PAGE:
THIS REPORT CONTAINS ASSESSMENTS OF COMMODITY AND TRADE ISSUES MADE BY USDA STAFF AND NOT NECESSARILY STATEMENTS OF OFFICIAL U.S. GOVERNMENT POLICY Voluntary Public - Date: 10/30/2012 GAIN Report Number: SA1213 Saudi Arabia Saudi Poultry Situation Update Report Categories: Poultry and Products Approved By: Hassan F. Ahmed, U.S. Embassy Riyadh Prepared By: Hassan Ahmed and Hussein Mousa, U.S. Embassy Riyadh Report Highlights: To halt soaring poultry prices that triggered calls to boycott chicken consumption, the Saudi government issued a decree in early October banning poultry meat exports. The average price of imported chicken jumped 30-40 percent, while locally produced chicken rose 15 percent. Activist groups took to Twitter to vent their rage and send a message that they were not going to tolerate price gouging by traders and the government’s lack of action. Poultry importers and local producers attributed the price hikes to the rising poultry feed costs. Heeding government’s counsel, major retailers offered price discounts to customers, while some poultry producers promised to sell products at cost until the end of year. In light of the crisis, the Saudi government is encouraging the major poultry companies to speed up expansion plans that would more than double the current Saudi poultry meat production by 2015. Soaring poultry Prices Triggers Consumers Revolt In an effort to halt soaring poultry prices that triggered public campaigns to boycott poultry consumption, the Saudi Ministry of Commerce and Industry (MOCI) issued a decree on October 3, 2012 banning the export of locally produced broilers. Between mid September and early October, the average price of imported chicken jumped 30-40 percent, while the average price of locally produced chicken increased by 15 percent, reaching 14.5 Saudi Riyal/kg (about $3.85 kg). Reacting to the sharp price rises, some activists and consumer groups resorted to social media like Twitter and Facebook to vent their rage and to send a message that they were not going to tolerate traders’ price gouging and the government’s lack of action to monitor and control prices. The activists started the so-called “Let it Rot” and “If you stop eating chicken, prices will go down” campaigns urging people to boycott poultry meat consumption and use other protein alternatives. They blamed importers and poultry producers for the crisis and asked the government to intervene and reign in these “greedy” traders. On the other hand, the importers and local producers attributed price hikes to the rising cost of poultry feed ingredients such as corn and soybean meal that rose by more than 40 percent in recent months. The increase in feed grain prices was mostly due to a tighter supply in the world markets and drought conditions in major grain producing countries such as the United States. Normally, feed cost accounts for about 70 percent of chicken total production costs. The Ministry of Agriculture has indicated that recent increases in chicken prices were also due to a significant decline in domestic chicken production as a result of a higher than normal mortality rate and outbreaks of poultry diseases in many poultry farms this year. It was reported that the mortality rate in some farms reached 50 percent. To calm the market and soothe public sentiment, the SAG established a Ministerial Committee for Supply (MCS) at the Riyadh Chamber of Commerce that includes the MOCI and the Ministries of Finance and Agriculture to be in charge of monitoring poultry prices. The role of the MCS is to exchange information on the prices and supplies of basic food commodities and to coordinate appropriate government measures to mitigate their impact on consumers. The MOCI has stated that the ban on Saudi poultry exports is a temporary measure and will be lifted as soon as the market has sufficient supplies and prices are stable. With total Saudi poultry exports relatively small (less than 40,000 MT annually out of a 1.3 million MT market) trade analysts have doubted that the ban would have an impact in stabilizing poultry prices. The main importers of Saudi broiler meat are the United Arab Emirates, Bahrain, Qatar, Kuwait, Oman, Yemen, and Jordan. The boycott campaign seems to have had some impact. The MOCI has asked the main Saudi poultry producers and retailers, with whom it meets regularly, to take some measures, as a goodwill gesture, to lower poultry prices. It was reported that some companies offered their customers 10 percent discount on chicken meat prices, while others decided to sell their products at cost until the end of 2012. MOCI officials publicly commended the retailers and poultry companies for being good corporate citizens and acting with a sense of patriotic duty. Saudi Poultry Market: Current Situation and Outlook Saudi Arabia’s poultry consumption has been steadily growing at an average rate of 5 percent annually during the last two decades. In 2011, total poultry meat consumption was estimated at about 1.3 million MT, with per capita consumption estimated at 47 kg per year. The Saudi poultry market has a cyclical nature, with consumption rises sharply during the month of Ramadan and the Hajj season, when millions of Muslim pilgrims visit to the country every year to perform their religious rituals. It is estimated that more than three million people come to Saudi Arabia during the Hajj period and additional four million visitors come throughout the year to perform Umras (non-proscribed pilgrimages). Despite the steady growth in poultry consumption in recent years, local poultry production has not kept pace with the increased demand. In 2007, Saudi Arabia’s total poultry production was estimated at 490,400 MT, providing about 51 percent of the country’s consumption needs, while 475,000 MT were provided through imports. In 2011, Saudi poultry production declined to 420,000 MT, contributing only 35 percent of the market’s needs, while imports climbed more than 60 percent to 780,000 MT. In 2011, the bulk of Saudi Arabia’s poultry meat imports came from Brazil (623,000 MT) and France (149,000). U.S. poultry exports to the Saudi market are very small, about 10,000 MT. This is mainly due to Saudi import requirements that imported meat must be from chicken fed only on vegetable-origin feed and are hormone-free. These conditions are very difficult for most U.S. poultry producers to satisfy. It should be noted that the overall policy objective for the Saudi poultry sector is to encourage local poultry production and increase self-sufficiency. In the last two decades, this policy has been implemented through various support measures that included providing subsidies for poultry feed ingredients, interest- free loans for purchasing equipment, as well as packaging and cold storage facilities. With the soaring prices of poultry feed, Saudi poultry producers have been asking the government to increase the subsidy levels for feed commodities. The last government revision of these subsidy rates was made in July 2011 and included a list of 31 feed ingredients, such as soybean meal which received the highest subsidy rate of $202 per MT and barley straw that received the lowest rate of $49 per MT. In mid October 2012, the Saudi Minister of Agriculture reiterated the government’s support for local poultry producers and called on agri-business companies to increase investment in poultry projects, especially for hatching eggs, baby checks and chicken grandparent farms. In recent weeks, the MOCI has been engaged with major Saudi poultry companies in a strategic dialogue to speed up construction of production expansion projects and to address growing market needs. It has been reported that the three largest Saudi poultry producers, Al-Watania Farm, al- Fakieh Farm and Al Marai Farm, have been implementing expansion plans that would add about 510,000 MT of poultry meat annually to total Saudi production by 2015. If and when completed, these projects would more than double Saudi Arabia’s poultry meat production, currently estimated at 425,000 MT. The recent poultry crisis has also revived previous calls in Saudi Arabia to establish strategic poultry reserves sufficient for six months of annual poultry consumption. Although there are no details available on the strategic reserve plan, its general concept suggests that the government and the private sector would join efforts to build strategic stocks of about 650,000 MT, with the government would be responsible for financing the product imports while private sector companies would be responsible for building and managing the cold storage facilities that will be needed for the poultry strategic reserve.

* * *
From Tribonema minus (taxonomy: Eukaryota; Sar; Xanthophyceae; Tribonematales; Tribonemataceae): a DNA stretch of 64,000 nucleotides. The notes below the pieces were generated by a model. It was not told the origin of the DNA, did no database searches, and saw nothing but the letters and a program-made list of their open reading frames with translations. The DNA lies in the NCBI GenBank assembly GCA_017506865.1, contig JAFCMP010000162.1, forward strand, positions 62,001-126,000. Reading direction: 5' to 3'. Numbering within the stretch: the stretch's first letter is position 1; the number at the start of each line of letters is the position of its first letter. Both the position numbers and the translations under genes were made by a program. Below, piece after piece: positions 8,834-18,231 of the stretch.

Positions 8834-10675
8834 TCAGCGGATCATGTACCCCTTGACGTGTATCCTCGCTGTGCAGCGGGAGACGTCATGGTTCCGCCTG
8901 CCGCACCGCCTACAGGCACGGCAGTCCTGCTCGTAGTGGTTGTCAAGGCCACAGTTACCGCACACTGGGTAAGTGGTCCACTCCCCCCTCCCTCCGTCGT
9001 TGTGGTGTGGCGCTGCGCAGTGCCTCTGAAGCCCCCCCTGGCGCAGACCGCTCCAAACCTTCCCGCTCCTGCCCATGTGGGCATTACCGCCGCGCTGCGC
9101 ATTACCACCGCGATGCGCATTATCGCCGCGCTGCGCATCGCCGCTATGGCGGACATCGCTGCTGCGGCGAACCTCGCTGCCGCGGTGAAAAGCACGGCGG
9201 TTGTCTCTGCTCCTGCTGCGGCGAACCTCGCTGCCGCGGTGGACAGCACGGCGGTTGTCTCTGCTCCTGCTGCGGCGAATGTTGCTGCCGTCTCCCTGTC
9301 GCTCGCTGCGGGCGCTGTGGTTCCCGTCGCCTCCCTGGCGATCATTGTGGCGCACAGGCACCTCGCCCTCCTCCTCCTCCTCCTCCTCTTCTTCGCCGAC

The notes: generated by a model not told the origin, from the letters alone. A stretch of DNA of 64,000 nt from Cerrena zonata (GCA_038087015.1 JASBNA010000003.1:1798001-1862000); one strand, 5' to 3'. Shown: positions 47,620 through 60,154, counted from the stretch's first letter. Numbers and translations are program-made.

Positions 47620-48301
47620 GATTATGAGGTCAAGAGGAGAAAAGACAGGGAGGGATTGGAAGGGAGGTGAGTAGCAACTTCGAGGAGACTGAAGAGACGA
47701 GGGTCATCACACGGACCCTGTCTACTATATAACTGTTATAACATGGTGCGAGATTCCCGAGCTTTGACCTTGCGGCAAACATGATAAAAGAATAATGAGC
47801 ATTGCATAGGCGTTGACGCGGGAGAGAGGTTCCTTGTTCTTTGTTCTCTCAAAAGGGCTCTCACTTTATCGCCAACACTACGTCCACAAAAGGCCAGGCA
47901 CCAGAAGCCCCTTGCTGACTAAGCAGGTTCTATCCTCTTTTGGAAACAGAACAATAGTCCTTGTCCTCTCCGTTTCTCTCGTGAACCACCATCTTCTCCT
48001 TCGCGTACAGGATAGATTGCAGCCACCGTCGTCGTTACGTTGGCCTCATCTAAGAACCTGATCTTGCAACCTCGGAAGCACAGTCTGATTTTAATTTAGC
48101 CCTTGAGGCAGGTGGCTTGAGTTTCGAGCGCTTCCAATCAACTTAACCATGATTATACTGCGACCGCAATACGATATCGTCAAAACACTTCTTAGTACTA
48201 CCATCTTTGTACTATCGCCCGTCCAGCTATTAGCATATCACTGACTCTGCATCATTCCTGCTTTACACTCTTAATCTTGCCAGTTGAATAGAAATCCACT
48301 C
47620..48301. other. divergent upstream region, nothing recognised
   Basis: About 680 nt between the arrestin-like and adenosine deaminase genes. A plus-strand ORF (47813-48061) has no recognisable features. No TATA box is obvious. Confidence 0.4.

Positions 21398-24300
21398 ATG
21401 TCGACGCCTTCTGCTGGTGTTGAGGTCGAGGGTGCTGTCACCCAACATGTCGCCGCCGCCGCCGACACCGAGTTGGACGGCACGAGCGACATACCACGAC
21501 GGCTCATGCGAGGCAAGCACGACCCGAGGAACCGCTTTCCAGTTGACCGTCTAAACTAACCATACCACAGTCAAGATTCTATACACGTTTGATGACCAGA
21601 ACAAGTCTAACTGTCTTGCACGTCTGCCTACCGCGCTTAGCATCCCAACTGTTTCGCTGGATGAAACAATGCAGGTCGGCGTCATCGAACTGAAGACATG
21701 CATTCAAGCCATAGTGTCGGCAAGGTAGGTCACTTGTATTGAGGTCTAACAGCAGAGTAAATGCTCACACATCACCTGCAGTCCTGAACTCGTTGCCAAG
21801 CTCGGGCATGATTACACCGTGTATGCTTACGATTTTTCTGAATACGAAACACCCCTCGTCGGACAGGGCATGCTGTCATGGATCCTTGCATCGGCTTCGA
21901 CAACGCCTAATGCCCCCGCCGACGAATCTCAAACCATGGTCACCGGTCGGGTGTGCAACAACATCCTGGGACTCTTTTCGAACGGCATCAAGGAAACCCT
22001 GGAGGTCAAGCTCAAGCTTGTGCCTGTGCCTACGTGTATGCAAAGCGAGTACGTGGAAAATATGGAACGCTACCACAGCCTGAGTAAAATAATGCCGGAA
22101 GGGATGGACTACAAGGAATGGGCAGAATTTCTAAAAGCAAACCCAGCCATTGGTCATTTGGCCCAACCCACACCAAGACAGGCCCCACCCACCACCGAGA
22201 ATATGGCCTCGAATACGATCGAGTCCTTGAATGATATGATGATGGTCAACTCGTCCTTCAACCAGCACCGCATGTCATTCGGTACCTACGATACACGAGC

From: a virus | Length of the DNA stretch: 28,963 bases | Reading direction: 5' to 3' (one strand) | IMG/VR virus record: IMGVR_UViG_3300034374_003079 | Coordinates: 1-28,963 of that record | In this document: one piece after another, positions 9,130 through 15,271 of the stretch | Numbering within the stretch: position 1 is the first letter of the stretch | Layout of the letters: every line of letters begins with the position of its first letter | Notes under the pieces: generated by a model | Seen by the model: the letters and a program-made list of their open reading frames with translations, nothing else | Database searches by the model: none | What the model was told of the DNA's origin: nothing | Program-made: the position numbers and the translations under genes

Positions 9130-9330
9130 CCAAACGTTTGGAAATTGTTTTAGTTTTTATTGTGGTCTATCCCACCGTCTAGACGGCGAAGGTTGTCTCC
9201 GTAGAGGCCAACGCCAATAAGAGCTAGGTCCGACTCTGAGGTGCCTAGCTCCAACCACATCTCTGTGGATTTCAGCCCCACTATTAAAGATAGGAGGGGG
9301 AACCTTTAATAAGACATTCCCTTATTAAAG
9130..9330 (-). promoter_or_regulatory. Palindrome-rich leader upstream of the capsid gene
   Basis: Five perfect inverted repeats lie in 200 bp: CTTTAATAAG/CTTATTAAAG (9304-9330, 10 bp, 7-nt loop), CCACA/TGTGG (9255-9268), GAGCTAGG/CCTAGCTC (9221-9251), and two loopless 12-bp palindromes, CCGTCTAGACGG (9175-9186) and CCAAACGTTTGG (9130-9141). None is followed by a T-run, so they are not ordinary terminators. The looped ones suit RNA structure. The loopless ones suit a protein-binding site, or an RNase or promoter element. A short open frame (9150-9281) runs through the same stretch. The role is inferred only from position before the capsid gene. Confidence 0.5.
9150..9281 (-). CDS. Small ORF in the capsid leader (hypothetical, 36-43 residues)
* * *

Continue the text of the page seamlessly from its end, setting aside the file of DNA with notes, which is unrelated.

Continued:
Posted: 28 November 2012